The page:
I am not a gecko doc. Actually, I was excited that I remembered how to pick the darn thing up, let alone complete an even cursory examination.
My reptile elevation elation may have contributed to my plummet into The Red Herring Trap (RHT). The RHT is an insidious thing; it looks like a clue, but it is actually a secret agent whose mission is to lead unwary diagnosticians down a dark and twisty path.
In my case the RHT snuck into an already crowded Monday morning in the form of a favor request from a friend. The RHT is an opportunist, striking when the victim – I mean veterinarian – has low resources.
Early morning gecko texts from frantic mothers don’t lend themselves to clear thought.
“Can you come take a look at M’s leopard gecko? He thinks he cut its toe when he was trimming its nails.”
After warning my friend that there was a good chance I’d be forwarding her and the gecko straight to a reptile vet – without passing GO or collecting $200 – I biked over, contemplating gecko toe trauma.
Like many before me (including practitioners I have been with), I got caught up in one aspect of the patient’s history and missed the bigger picture.
As I held the little lizard, I noticed that he was gripping my hand with all digits but one. Despite the lack of obvious wound or tissue discoloration, I decided that the toe must have been crushed by the clippers – squishing nerves and blood vessels.
Based on that conclusion, I sent my friend (with gecko) to seek a veterinarian with familiarity with reptile toes rather than ungulate hooves.
Had I not been led astray by scarlet fish in the guise of nail clippers and frantic mothers of 4th graders, I would have noticed the same thing upon exam as the reptile vet. There was no trauma. No damaged tissue that would indicate crushing. There was also no bone.
Yep. No bone.
The gecko had a birth defect. He never had a normal toe. It just happened that the first time anyone noticed was when my daughter’s classmate was trimming the nails.
Forehead slap. The Red Herring had caught me.
When fishing for information, it’s hard to know when you first reel in the net what’s a keeper and what to throw back so you don’t stink up the boat…I mean diagnosis.
Getting – and reporting – a good history on an animal sometimes feels like falling down a rabbit hole laced with thorns and psychadelics: nowhere safe to turn and you can’t always trust what you think you know.
The trick, sort of like falling down the aforementioned lagomorph hallucination tunnel, is to pay attention to all of the points without getting too hung up on any one thorn.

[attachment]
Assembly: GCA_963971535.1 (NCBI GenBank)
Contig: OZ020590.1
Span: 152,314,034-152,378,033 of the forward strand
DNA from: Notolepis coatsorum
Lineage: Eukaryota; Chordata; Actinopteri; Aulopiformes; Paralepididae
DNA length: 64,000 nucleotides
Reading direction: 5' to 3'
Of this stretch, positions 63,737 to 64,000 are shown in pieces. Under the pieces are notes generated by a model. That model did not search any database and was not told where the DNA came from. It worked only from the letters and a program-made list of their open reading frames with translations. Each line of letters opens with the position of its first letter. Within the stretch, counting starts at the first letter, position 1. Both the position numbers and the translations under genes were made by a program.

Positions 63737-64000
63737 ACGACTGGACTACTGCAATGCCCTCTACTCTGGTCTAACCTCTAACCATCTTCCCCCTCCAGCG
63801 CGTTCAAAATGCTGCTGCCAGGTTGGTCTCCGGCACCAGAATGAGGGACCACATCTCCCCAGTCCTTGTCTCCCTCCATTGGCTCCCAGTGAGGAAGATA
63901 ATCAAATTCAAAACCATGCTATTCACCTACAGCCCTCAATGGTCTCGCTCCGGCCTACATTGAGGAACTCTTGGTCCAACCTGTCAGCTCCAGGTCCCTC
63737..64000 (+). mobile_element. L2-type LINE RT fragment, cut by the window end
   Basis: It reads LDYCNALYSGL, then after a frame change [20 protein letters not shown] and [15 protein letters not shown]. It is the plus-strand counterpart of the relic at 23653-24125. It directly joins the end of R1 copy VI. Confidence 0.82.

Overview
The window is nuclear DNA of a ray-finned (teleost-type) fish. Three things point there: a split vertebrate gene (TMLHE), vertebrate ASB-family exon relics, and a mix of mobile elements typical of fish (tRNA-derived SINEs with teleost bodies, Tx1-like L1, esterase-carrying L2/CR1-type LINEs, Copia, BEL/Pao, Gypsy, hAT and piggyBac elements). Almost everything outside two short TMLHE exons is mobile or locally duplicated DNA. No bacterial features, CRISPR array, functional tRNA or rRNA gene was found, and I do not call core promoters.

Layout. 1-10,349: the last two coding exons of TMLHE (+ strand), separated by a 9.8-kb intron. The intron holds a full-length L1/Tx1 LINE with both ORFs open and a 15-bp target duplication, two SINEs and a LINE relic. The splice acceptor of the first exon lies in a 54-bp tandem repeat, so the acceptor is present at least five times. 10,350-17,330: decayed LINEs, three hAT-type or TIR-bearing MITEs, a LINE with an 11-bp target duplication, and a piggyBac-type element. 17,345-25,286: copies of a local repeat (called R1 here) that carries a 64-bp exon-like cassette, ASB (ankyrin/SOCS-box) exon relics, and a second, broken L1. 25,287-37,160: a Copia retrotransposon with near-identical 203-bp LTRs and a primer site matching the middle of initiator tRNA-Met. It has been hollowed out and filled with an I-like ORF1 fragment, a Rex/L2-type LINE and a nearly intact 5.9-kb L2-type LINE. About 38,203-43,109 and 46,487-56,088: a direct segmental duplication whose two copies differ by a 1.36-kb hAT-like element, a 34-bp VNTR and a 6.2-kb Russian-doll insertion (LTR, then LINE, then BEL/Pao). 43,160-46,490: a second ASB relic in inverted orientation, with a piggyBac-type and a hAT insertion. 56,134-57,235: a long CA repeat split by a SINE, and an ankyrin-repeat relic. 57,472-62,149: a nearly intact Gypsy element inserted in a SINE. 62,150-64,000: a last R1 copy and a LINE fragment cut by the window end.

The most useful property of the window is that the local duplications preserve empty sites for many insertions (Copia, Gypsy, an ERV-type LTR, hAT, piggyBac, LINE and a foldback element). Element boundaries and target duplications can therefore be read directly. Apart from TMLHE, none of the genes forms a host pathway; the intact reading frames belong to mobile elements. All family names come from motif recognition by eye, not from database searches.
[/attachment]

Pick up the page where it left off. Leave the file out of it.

Human memory and observation are notoriously wonky. There is a reason eye-witness identification of suspects is considered unreliable. And the more people involved in the telling, the less likely that the story will come out straight.
“When did your horse start limping?”
“Last week. Right when we pulled up after the race.”
“No, remember? He was kinda off in the pasture a month ago.”
“Yeah, but he got better. Wait. He was fine after the race. It was when we unloaded him from the trailer; he slipped on that gravel and came up limping.”
“No. That was just the ground. I think it was after that new guy trimmed him a couple weeks ago.”
That conversation usually continues for a few more time-traveling rounds. The following factors are guaranteed to increase the convolution:
- The participants are related. Bonus points for marriage or multiple generations.
- One participant only recently became involved in the animal’s care.
- The participants are currently fighting about some other issue linked in some weird way in their minds to the animal’s condition (e.g. the dinner they had the night after the rodeo where the horse may or may not have started limping.)
- One or more of the participants feels guilty and is offloading that guilt. College students returning home to a family pet are notorious sources of historical red herrings.
- The financially responsible person and the person doing most of the care do not live in the same body.
Red herrings love complicated histories. The more confusing the history, the greater the likelihood that all the people involved will seize on and stick with the most prominent feature in the story to keep from drowning in details.
Here’s another example:
“He’s always been a picky eater. Well, not really picky, he likes liverwurst and alfalfa sprouts. But not the liverwurst from the deli down the street. Well, he did like it, but not since they changed butchers. Anyway, he has this rash. But it wasn’t there last week. It started about a year ago. We put some ointment on it that we got from our friend’s neighbor who rescues water buffalo. We think he might be allergic to it, though, because he started throwing up and doesn’t eat his liverwurst. It all started after the man with the green hair and clown nose chased us down the street.”
“Aha! Did the green-haired, clown nosed man touch him?”
“Well, before he chased us, this tentacle thing sort of shot out of his forehead. I thought it went straight up, but it must have touched Fluffy. Otherwise why would he hate liverwurst now? And the rash!”
Before you know it, the veterinarian is researching alien tentacle-induced liverwurst loathing and Clown Attack Trauma Syndrome, and everyone has forgotten the other parts of the history.
The Red Herring cackles with fishy glee.
So how do we snag the Red Herring and cast it back into the Sea of Irrelevance?
It’s important to look at the entire catch – whole history and physical exam when fishing for a diagnosis. If one piece of the history doesn’t fit with the other evidence, for instance the nail clipper incident without skin trauma, there is a good bet it’s your Red Herring.